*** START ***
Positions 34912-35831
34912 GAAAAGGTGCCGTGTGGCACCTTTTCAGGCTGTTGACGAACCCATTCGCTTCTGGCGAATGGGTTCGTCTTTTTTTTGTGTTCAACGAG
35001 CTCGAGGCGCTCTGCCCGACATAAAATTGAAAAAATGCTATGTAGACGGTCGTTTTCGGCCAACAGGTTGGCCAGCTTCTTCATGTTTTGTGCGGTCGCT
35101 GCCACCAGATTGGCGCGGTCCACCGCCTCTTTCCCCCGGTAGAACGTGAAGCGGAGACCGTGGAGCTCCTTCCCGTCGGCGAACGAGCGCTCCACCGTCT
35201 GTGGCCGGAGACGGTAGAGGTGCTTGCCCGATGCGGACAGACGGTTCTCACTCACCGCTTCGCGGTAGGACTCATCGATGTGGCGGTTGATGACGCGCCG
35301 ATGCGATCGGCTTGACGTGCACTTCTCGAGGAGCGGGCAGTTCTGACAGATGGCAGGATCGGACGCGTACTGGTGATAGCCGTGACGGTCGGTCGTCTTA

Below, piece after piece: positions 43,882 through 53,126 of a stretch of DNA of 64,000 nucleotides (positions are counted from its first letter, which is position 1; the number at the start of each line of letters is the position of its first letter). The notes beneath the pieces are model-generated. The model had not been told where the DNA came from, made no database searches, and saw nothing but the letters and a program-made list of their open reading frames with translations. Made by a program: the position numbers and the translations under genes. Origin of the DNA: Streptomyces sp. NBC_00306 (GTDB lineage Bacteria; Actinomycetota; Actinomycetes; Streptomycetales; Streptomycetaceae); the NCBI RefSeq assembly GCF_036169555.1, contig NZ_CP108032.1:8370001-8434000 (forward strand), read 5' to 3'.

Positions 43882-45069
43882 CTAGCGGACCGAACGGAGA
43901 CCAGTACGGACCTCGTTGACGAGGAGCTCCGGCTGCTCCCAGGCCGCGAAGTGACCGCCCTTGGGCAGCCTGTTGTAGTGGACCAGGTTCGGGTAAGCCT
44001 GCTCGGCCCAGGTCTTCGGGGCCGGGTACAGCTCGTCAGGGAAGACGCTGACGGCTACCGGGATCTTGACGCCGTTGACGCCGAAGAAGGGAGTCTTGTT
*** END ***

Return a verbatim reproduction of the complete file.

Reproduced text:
Positions 34912-35831
34912 GAAAAGGTGCCGTGTGGCACCTTTTCAGGCTGTTGACGAACCCATTCGCTTCTGGCGAATGGGTTCGTCTTTTTTTTGTGTTCAACGAG
35001 CTCGAGGCGCTCTGCCCGACATAAAATTGAAAAAATGCTATGTAGACGGTCGTTTTCGGCCAACAGGTTGGCCAGCTTCTTCATGTTTTGTGCGGTCGCT
35101 GCCACCAGATTGGCGCGGTCCACCGCCTCTTTCCCCCGGTAGAACGTGAAGCGGAGACCGTGGAGCTCCTTCCCGTCGGCGAACGAGCGCTCCACCGTCT
35201 GTGGCCGGAGACGGTAGAGGTGCTTGCCCGATGCGGACAGACGGTTCTCACTCACCGCTTCGCGGTAGGACTCATCGATGTGGCGGTTGATGACGCGCCG
35301 ATGCGATCGGCTTGACGTGCACTTCTCGAGGAGCGGGCAGTTCTGACAGATGGCAGGATCGGACGCGTACTGGTGATAGCCGTGACGGTCGGTCGTCTTA

Below, piece after piece: positions 43,882 through 53,126 of a stretch of DNA of 64,000 nucleotides (positions are counted from its first letter, which is position 1; the number at the start of each line of letters is the position of its first letter). The notes beneath the pieces are model-generated. The model had not been told where the DNA came from, made no database searches, and saw nothing but the letters and a program-made list of their open reading frames with translations. Made by a program: the position numbers and the translations under genes. Origin of the DNA: Streptomyces sp. NBC_00306 (GTDB lineage Bacteria; Actinomycetota; Actinomycetes; Streptomycetales; Streptomycetaceae); the NCBI RefSeq assembly GCF_036169555.1, contig NZ_CP108032.1:8370001-8434000 (forward strand), read 5' to 3'.

Positions 43882-45069
43882 CTAGCGGACCGAACGGAGA
43901 CCAGTACGGACCTCGTTGACGAGGAGCTCCGGCTGCTCCCAGGCCGCGAAGTGACCGCCCTTGGGCAGCCTGTTGTAGTGGACCAGGTTCGGGTAAGCCT
44001 GCTCGGCCCAGGTCTTCGGGGCCGGGTACAGCTCGTCAGGGAAGACGCTGACGGCTACCGGGATCTTGACGCCGTTGACGCCGAAGAAGGGAGTCTTGTT